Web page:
This sort of balkanization is a mistake, and will make developers more reluctant to use GTK+.

    [There seems to be a worrying tendency to conflate GTK+ and Gnome, but GTK+ is (at least so far) very useful outside of Gnome, and (er... so far) comes with a lot less baggage (political and otherwise).]
    That's why I made the distinction between the two (to continue with other gnome stack members you have things like pango, cairo, clutter, etc -- none of which will become Linux only). As for gtk itself I think it has shown with 3.0 that it is trying to become more xplatform so I don't think it will be joining gnome in this journey.

  8. #28
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    Quote Originally Posted by Awesomeness View Post
    Red Hat is actively sabotaging the BSD since quite some time.
    RH is the driving force in technologies like Wayland and RH is also responsible for relicensing Wayland away from a BSD-friendly MIT license to LGPL.

    RH could've opted to release such code under MIT license: It's GPL compatible and the BSD teams could copy chunks of the code to make the new features available under the BSDs more easily.

    Thanks to this story I was also made aware that hurting BSDs also means hurting Debian – probably RH’s biggest Linux contender.
    RH as a company knew little about wayland, Kristian was mostly doing it as a personal project, he only relicensed it when he moved to Intel.

    So how wrong and stupid does that make you look? fucking idiot.

    Dave.

  9. #29

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    Quote Originally Posted by schmidtbag View Post
    what exactly could they add that would make gnome "linux only"? other than free-bsd and solaris, what else even uses gnome?
    I would say NetBSD, OpenBSD, MINIX already has pkgsrc ported to it so count it in also, dunno about Darwin.

    Quote Originally Posted by schmidtbag View Post
    kde is the default for bsd as far as i'm aware.
    KDE is default desktop for PC-BSD 8.0 (with FreeBSD under the hood), FreeBSD is like Debian/Gentoo, its default there what You choose to install there, same for other BSDs.

    Quote Originally Posted by droidhacker View Post
    This clown actually works for RH?
    Unfortunately ... yes, I also 'love' his 'brilliant' ideas.

    Quote Originally Posted by Delgarde View Post
    However, if those APIs don't exist, they need to invent them - that's where projects like HAL and ConsoleKit and PolKit have come from. And if you invent APIs, you need to implement them, and from past experience, implementations for BSD (or anything else really) tend to be several years behind what's being done on Linux...
    I would like to put phoenix input about that here:
    Quote Originally Posted by http://www.osnews.com/thread?459128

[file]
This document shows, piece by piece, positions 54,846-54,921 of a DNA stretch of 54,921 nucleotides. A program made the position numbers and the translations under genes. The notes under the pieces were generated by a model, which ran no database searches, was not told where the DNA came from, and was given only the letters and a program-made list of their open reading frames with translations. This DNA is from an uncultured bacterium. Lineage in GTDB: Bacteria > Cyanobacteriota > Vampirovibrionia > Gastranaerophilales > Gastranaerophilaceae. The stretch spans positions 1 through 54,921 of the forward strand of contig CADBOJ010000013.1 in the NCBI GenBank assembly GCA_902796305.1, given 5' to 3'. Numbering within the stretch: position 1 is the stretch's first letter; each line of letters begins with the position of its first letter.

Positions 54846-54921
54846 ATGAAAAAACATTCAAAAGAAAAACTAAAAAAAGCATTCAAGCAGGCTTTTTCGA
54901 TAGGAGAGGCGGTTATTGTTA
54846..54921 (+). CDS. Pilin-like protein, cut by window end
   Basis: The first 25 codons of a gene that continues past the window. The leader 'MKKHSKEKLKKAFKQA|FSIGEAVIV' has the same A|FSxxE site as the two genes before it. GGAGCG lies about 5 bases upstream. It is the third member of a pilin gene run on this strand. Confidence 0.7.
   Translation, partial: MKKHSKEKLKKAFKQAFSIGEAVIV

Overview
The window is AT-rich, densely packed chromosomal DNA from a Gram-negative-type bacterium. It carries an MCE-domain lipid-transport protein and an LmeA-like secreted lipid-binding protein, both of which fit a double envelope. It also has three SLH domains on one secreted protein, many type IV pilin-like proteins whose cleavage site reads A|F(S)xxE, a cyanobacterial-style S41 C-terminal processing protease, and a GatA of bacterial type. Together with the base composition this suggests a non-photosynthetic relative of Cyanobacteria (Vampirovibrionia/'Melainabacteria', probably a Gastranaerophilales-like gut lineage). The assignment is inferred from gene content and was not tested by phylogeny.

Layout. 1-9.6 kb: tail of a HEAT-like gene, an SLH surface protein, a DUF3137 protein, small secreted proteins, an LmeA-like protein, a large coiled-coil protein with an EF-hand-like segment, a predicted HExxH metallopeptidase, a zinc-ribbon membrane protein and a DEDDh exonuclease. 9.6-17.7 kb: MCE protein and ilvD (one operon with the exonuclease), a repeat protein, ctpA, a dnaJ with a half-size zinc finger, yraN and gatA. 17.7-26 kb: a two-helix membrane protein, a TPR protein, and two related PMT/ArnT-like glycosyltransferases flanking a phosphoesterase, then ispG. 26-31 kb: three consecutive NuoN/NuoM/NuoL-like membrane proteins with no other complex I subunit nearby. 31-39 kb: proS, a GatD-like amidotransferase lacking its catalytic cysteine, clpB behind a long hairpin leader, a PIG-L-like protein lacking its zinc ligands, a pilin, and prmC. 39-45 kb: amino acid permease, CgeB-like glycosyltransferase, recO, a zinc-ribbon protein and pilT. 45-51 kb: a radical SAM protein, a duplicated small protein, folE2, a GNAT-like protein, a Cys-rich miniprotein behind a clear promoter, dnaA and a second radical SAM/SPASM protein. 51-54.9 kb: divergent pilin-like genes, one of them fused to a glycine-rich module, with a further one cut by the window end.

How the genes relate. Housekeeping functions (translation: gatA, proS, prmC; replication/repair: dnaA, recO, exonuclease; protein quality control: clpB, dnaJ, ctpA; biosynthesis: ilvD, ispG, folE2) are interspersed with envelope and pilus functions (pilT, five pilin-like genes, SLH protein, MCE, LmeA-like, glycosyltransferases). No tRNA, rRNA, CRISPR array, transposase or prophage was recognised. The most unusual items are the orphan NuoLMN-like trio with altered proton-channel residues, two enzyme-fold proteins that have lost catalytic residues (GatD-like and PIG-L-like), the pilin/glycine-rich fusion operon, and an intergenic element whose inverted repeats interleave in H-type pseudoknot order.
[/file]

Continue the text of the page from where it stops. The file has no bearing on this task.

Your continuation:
FreeBSD has had devd since 5.0 was released many, many years ago. This is a kernel-level, event-driven notification framework for hardware. Everything devfs, new-devfs, udev, HAL, new-udev, and udisk wanted to be ... was already there.

    It's very easy to add a script to an ACTION stanza in /etc/devd.conf to do whatever you want (mount a filesystem, import images, start a hot-spare replacement in ZFS, etc). And /etc/devfs.conf covers setting users/groups/permissions on devices nodes as they are created by devd.

    powerd has been available in FreeBSD since the 5.0 days, and handles CPU power management with a bunch of options.

    All of the *Kits have been available on FreeBSD fairly soon after they're available on Linux.

    This is not an issue of "FreeBSD doesn't support the features we need" and more an issue of "FreeBSD does things properly, without changing every 5 minutes, and we don't know how to handle that".

    The correct "solution" here is for "desktop" devs to stop using the kernel features directly and having to continuously rewrite things for udev, HAL, *Kit, u*, etc and instead to write to a standardised abstraction layer with pluggable backends. Something the KDE devs figured out with 4.0 and the creation of Solid and Phonon and similar.

    Maybe the freedesktop.org community should get together and work on this abstraction layer, and then let the kernel devs from Linux/FreeBSD/whateverBSD/Solaris/etc work on the backends. A nice decoupling of the "desktop env" from the "kernel/u*/*Kit backends".

    Either that, or all the desktop env projects need to remove things like "portable", "for Unix-like systems", "POSIX-compliant" and other such nonsence, and mark themselves as "Linux-only".
    Quote Originally Posted by monraaf View Post
    It's a bit similar to the KMS situation. And I think we're going to see more of this in the future. The *BSD people simply do not have the resources to keep up. When the time comes that they stand in the way of progress and become a burden, it's time to say goodbye

    Well, the code is still open source so they can still port systemd or patch out the dependencies or whatever. More interesting is to see how Canonical is going to react to this.
    BSDs have been here long before Ubuntu ... and will be long after it.

  10. #30

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    Quote Originally Posted by Awesomeness View Post
    Oh my god, surprise. The leading Linux distributor wants to see the competition damaged. Who would've thought…
    Exactly. I don't like Gnome too much, but I like the idea. Focusing only on Linux will make Gnome experience better for Linux users.